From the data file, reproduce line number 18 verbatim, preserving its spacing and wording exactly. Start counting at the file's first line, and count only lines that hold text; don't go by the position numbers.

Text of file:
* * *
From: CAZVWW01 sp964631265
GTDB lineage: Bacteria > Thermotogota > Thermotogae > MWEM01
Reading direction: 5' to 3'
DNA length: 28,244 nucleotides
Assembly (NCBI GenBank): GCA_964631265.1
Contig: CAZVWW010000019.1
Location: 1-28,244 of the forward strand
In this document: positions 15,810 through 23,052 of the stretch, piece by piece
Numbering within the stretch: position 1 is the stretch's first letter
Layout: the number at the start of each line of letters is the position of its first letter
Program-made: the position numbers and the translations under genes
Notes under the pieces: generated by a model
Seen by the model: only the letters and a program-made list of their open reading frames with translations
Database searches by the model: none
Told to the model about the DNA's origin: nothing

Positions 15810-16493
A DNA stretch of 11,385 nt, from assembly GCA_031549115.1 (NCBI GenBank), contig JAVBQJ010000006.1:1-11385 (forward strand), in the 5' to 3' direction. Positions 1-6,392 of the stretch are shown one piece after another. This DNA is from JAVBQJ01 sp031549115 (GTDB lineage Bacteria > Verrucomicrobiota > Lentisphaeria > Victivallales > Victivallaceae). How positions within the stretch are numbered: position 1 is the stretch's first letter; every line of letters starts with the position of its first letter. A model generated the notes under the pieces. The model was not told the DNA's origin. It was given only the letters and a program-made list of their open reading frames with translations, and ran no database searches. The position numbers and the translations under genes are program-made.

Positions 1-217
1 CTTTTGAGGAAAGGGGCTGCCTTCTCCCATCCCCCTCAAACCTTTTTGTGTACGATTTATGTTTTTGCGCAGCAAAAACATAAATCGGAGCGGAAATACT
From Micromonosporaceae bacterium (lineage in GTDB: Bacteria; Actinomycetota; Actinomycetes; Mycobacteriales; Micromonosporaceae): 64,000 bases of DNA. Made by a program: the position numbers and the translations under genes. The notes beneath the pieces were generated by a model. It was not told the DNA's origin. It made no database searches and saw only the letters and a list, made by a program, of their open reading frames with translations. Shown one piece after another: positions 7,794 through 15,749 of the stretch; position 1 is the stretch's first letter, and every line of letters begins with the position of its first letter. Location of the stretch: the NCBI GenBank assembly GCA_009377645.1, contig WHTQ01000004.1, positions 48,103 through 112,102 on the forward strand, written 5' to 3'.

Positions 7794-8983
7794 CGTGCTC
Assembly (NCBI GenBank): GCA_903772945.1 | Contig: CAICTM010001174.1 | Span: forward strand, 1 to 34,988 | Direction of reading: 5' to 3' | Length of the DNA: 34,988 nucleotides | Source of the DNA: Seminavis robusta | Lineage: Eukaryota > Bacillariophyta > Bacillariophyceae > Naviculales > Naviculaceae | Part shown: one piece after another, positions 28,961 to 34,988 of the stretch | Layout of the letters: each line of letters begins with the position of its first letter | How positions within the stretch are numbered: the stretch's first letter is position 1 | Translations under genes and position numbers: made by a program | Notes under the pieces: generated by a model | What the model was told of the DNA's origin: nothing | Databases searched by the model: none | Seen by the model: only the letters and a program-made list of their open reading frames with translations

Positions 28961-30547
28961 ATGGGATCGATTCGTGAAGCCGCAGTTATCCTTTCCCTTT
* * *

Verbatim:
Positions 1-217